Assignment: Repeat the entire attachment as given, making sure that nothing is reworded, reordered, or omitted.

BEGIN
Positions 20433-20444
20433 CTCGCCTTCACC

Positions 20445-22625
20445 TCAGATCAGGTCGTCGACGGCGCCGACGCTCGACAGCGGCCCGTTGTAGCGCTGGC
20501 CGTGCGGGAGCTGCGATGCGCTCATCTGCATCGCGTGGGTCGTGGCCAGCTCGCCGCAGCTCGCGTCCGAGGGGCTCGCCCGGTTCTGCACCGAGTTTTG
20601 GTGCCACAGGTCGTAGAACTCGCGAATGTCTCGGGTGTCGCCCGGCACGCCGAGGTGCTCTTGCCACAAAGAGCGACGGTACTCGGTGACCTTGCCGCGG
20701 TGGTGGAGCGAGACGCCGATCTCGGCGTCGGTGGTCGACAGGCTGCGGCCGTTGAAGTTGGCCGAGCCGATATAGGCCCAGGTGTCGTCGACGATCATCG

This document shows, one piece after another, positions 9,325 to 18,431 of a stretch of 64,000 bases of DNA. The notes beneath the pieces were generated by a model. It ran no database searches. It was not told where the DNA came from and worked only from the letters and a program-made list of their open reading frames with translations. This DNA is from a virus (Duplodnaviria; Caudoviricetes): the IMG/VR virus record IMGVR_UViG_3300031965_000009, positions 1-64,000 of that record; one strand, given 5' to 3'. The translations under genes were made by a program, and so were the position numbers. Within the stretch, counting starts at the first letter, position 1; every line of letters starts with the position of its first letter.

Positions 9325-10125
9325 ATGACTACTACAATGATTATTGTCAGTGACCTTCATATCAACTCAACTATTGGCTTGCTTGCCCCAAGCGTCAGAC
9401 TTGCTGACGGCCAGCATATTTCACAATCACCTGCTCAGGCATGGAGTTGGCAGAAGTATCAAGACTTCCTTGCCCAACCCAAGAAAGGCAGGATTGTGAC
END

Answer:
Positions 20433-20444
20433 CTCGCCTTCACC

Positions 20445-22625
20445 TCAGATCAGGTCGTCGACGGCGCCGACGCTCGACAGCGGCCCGTTGTAGCGCTGGC
20501 CGTGCGGGAGCTGCGATGCGCTCATCTGCATCGCGTGGGTCGTGGCCAGCTCGCCGCAGCTCGCGTCCGAGGGGCTCGCCCGGTTCTGCACCGAGTTTTG
20601 GTGCCACAGGTCGTAGAACTCGCGAATGTCTCGGGTGTCGCCCGGCACGCCGAGGTGCTCTTGCCACAAAGAGCGACGGTACTCGGTGACCTTGCCGCGG
20701 TGGTGGAGCGAGACGCCGATCTCGGCGTCGGTGGTCGACAGGCTGCGGCCGTTGAAGTTGGCCGAGCCGATATAGGCCCAGGTGTCGTCGACGATCATCG

This document shows, one piece after another, positions 9,325 to 18,431 of a stretch of 64,000 bases of DNA. The notes beneath the pieces were generated by a model. It ran no database searches. It was not told where the DNA came from and worked only from the letters and a program-made list of their open reading frames with translations. This DNA is from a virus (Duplodnaviria; Caudoviricetes): the IMG/VR virus record IMGVR_UViG_3300031965_000009, positions 1-64,000 of that record; one strand, given 5' to 3'. The translations under genes were made by a program, and so were the position numbers. Within the stretch, counting starts at the first letter, position 1; every line of letters starts with the position of its first letter.

Positions 9325-10125
9325 ATGACTACTACAATGATTATTGTCAGTGACCTTCATATCAACTCAACTATTGGCTTGCTTGCCCCAAGCGTCAGAC
9401 TTGCTGACGGCCAGCATATTTCACAATCACCTGCTCAGGCATGGAGTTGGCAGAAGTATCAAGACTTCCTTGCCCAACCCAAGAAAGGCAGGATTGTGAC